In loving memory of Tim McLaurin*
Tim McLaurin–an eccentric ex-Marine, ex-Peace Corps volunteer, former snake-handling carnival freak novelist–died in 2002.
I cried when I heard the news. It was the first time I lost a mentor. I cried over that loss but I cried harder because I never told him about the day he gave me hope as a writer. This is the story of how he changed my life and convinced me to keep clacking away. Thank you Tim.
In the fall of 1993, as a 17-year-old Senior at WG Enloe High School in Raleigh, NC, I received permission to take a writing class at North Carolina State University.
The excitement I felt was a lovely precursor to the sheer terror I encountered the first day of class. Here was a room full of adults… and I mean “real adults”, people in their twenties and so who were in their thirties… if not OLDER!!
Then there was me, a 17-year-old with the zits and the palpable discomfort of adolescence to prove it.
The teacher… Tim McLaurin. Tim brought a couple of snakes to class once–a king snake and a rattlesnake–and I remember one classmate conceding his intense phobia of snakes was getting the better of him so he jumped out of the (second story) window and took the rest of the afternoon off (i.e. he was fine). This seemed excessive as he was sitting nearer to the door than the window. Writers!
One of Tim’s old carnie tricks was to extract venom from the rattler with a wine glass. If you ever get a chance to see this, take it. A snake with its fangs hanging over the fragile lip of a wineglass, a slow dribble of liquid pooling in the base. Tim’s deft hand holding the snake tight, his thumb pressed firmly into the back of the snake’s head. Tim completed the spectacle by opening a can of Schiltz Malt Liquor, pouring it over the venom, and drinking it all down.
I was way out of my comfort zone.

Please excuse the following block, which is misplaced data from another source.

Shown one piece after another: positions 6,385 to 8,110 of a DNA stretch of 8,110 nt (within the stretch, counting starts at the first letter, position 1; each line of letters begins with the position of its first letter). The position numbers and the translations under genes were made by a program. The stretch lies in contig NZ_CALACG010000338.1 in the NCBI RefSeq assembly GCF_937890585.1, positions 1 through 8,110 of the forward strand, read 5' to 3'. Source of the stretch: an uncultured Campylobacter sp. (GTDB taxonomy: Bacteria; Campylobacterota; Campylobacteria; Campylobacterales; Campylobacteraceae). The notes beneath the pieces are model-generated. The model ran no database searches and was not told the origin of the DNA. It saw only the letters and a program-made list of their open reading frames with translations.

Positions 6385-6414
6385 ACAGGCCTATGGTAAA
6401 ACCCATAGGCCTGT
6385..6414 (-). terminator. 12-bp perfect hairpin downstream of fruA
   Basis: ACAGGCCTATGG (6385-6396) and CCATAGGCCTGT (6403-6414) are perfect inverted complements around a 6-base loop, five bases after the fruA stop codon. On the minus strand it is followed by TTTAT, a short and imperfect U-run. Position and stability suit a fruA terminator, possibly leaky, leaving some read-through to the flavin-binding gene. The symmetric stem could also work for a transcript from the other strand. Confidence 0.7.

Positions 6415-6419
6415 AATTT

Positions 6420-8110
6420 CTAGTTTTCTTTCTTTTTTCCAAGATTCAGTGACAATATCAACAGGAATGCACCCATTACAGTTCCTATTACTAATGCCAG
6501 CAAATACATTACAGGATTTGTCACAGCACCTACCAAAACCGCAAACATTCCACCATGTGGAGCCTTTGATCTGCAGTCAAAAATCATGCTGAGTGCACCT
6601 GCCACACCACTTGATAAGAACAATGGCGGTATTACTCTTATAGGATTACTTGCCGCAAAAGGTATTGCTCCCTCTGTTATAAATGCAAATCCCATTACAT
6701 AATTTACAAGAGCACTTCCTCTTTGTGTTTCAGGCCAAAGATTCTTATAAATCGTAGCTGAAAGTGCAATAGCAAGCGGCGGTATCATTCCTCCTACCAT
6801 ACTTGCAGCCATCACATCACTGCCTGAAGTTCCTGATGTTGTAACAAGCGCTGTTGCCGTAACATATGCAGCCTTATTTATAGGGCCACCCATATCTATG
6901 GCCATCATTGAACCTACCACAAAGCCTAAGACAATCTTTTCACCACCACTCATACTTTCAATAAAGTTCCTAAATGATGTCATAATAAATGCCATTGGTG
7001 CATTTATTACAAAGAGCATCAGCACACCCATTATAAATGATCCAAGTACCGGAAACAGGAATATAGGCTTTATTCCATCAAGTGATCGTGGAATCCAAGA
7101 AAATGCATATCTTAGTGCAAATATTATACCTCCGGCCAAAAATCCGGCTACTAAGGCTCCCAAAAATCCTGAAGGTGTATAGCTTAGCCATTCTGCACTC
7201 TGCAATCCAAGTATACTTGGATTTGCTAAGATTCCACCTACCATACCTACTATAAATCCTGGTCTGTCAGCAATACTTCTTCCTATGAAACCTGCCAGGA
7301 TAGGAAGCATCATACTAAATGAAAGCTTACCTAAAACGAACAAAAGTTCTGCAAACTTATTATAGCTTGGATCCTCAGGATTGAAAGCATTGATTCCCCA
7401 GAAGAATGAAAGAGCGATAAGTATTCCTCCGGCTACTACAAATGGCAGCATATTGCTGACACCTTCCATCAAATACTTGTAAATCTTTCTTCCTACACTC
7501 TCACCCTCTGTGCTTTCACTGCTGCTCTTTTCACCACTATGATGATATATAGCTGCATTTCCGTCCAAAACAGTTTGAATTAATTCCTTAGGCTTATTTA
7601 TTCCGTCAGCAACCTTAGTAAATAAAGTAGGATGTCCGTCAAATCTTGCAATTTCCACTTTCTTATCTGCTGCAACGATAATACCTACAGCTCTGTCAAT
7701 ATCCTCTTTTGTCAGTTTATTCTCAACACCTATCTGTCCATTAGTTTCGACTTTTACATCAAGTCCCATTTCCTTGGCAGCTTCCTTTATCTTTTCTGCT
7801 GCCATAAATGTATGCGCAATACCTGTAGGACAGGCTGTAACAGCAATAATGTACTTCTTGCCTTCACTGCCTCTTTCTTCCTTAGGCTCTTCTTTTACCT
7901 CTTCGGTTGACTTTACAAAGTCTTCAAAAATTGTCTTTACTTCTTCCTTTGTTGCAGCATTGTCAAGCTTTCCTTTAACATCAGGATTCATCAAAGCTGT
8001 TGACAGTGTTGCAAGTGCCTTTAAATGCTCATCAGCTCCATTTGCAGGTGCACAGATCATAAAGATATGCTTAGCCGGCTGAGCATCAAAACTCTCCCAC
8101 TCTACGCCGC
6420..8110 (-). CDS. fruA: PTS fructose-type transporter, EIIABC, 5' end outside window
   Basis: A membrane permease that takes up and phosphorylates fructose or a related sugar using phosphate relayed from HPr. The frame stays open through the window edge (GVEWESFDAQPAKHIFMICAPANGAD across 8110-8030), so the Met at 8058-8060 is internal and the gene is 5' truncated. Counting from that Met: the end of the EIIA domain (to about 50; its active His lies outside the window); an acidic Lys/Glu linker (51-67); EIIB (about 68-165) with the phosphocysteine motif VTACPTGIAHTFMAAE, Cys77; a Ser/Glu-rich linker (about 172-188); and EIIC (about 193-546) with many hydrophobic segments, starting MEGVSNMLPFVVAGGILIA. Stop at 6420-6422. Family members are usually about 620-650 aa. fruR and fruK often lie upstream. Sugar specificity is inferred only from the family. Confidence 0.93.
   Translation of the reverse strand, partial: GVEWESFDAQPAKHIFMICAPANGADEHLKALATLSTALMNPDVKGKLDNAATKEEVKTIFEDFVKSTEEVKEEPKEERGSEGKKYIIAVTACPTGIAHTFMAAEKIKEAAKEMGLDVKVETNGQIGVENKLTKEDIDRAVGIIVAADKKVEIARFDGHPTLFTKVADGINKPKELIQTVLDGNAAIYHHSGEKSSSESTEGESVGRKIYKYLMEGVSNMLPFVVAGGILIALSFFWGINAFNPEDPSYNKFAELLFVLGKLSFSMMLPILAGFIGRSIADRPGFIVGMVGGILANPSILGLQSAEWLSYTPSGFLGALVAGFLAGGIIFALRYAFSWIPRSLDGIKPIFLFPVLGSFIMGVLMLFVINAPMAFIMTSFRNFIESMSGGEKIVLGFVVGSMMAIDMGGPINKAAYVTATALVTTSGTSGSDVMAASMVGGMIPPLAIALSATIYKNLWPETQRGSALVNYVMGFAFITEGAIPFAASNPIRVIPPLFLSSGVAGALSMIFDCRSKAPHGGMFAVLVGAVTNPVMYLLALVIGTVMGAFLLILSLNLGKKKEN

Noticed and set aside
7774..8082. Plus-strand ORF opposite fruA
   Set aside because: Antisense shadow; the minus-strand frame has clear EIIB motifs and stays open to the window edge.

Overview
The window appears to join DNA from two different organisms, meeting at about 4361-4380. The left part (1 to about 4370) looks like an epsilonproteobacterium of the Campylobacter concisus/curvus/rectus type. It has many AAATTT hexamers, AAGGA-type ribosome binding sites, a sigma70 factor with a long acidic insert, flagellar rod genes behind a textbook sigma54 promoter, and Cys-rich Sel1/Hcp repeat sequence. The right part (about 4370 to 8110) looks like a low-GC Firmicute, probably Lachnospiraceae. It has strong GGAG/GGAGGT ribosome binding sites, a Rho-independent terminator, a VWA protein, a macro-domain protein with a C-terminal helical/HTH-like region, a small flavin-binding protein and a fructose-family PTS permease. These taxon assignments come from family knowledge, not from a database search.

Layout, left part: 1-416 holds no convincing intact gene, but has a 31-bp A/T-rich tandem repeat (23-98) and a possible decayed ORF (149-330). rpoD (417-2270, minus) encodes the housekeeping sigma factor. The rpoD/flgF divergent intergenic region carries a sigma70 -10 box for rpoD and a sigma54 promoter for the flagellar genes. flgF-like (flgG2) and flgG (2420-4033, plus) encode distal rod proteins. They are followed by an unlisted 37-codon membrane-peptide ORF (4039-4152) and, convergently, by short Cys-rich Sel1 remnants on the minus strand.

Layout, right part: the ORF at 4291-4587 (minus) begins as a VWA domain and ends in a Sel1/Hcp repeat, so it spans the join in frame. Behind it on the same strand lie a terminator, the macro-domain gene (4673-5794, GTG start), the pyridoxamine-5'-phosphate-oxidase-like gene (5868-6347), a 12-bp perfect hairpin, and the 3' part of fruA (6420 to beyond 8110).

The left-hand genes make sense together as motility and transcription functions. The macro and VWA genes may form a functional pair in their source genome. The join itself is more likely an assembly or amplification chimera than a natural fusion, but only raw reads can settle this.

The class was structured such that each student wrote and shared two stories. Each week we read two stories, each from a different student, and gave feedback. My first story was not memorable. I say this with utmost sincerity because I cannot recall it… and if the author can’t remember then the chances of anyone else remembering are slim to none. My second story was about a knight traveling to the northern wasteland to kill a barbarian king. You see, the king “had his way” with a maiden during a raid many years back and her son, the knight, was now riding to kill his father.
During the feedback, one of the students asked, “Is this from Dungeons & Dragons? It sounds like it’s from Dragonlance.”
I cleared my throat and muttered, “It is.”
A few students chuckled. I felt like jumping out that very same window.
Tim, who always went last, said:
“Sure, there are some stylistic and mechanical issues here. Sure, the content may seem juvenile to some of you. But let me tell you this Steven: you’re one hell of a storyteller and no one can teach you that.”
I nodded slightly and continued staring my notebook. I slowly picked up my pen and started writing “YES! YES! YES! YES!” in the margin.
I still get a shiver when I remember that day and I carry Tim’s validation with me always. Tim, I never got to say this while you were alive but here it is:
Thank you. Thank you so, so much. There are days when those words are the ones keeping me at the keyboard.
I promise to pay you back by giving that unconquerable sense of worth and value to people in my life.